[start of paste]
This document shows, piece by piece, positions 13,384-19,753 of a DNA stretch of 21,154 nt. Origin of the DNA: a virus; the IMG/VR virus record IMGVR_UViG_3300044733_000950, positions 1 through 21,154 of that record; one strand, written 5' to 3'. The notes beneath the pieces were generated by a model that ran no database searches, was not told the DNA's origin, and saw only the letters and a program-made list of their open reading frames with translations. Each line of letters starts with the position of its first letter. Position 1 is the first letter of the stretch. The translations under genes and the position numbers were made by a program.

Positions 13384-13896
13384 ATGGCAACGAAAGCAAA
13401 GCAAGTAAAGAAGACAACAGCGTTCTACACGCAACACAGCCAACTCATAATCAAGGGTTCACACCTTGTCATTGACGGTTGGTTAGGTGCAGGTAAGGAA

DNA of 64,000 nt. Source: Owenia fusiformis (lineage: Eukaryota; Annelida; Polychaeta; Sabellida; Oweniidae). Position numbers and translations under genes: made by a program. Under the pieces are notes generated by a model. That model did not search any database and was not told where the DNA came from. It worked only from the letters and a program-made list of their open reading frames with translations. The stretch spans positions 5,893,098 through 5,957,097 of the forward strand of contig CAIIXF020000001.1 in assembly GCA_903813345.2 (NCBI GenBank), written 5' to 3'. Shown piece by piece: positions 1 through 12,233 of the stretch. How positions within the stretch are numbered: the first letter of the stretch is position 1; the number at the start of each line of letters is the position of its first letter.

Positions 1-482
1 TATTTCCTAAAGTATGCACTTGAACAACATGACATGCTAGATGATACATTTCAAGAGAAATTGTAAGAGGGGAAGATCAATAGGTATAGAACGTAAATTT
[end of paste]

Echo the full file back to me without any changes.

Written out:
This document shows, piece by piece, positions 13,384-19,753 of a DNA stretch of 21,154 nt. Origin of the DNA: a virus; the IMG/VR virus record IMGVR_UViG_3300044733_000950, positions 1 through 21,154 of that record; one strand, written 5' to 3'. The notes beneath the pieces were generated by a model that ran no database searches, was not told the DNA's origin, and saw only the letters and a program-made list of their open reading frames with translations. Each line of letters starts with the position of its first letter. Position 1 is the first letter of the stretch. The translations under genes and the position numbers were made by a program.

Positions 13384-13896
13384 ATGGCAACGAAAGCAAA
13401 GCAAGTAAAGAAGACAACAGCGTTCTACACGCAACACAGCCAACTCATAATCAAGGGTTCACACCTTGTCATTGACGGTTGGTTAGGTGCAGGTAAGGAA

DNA of 64,000 nt. Source: Owenia fusiformis (lineage: Eukaryota; Annelida; Polychaeta; Sabellida; Oweniidae). Position numbers and translations under genes: made by a program. Under the pieces are notes generated by a model. That model did not search any database and was not told where the DNA came from. It worked only from the letters and a program-made list of their open reading frames with translations. The stretch spans positions 5,893,098 through 5,957,097 of the forward strand of contig CAIIXF020000001.1 in assembly GCA_903813345.2 (NCBI GenBank), written 5' to 3'. Shown piece by piece: positions 1 through 12,233 of the stretch. How positions within the stretch are numbered: the first letter of the stretch is position 1; the number at the start of each line of letters is the position of its first letter.

Positions 1-482
1 TATTTCCTAAAGTATGCACTTGAACAACATGACATGCTAGATGATACATTTCAAGAGAAATTGTAAGAGGGGAAGATCAATAGGTATAGAACGTAAATTT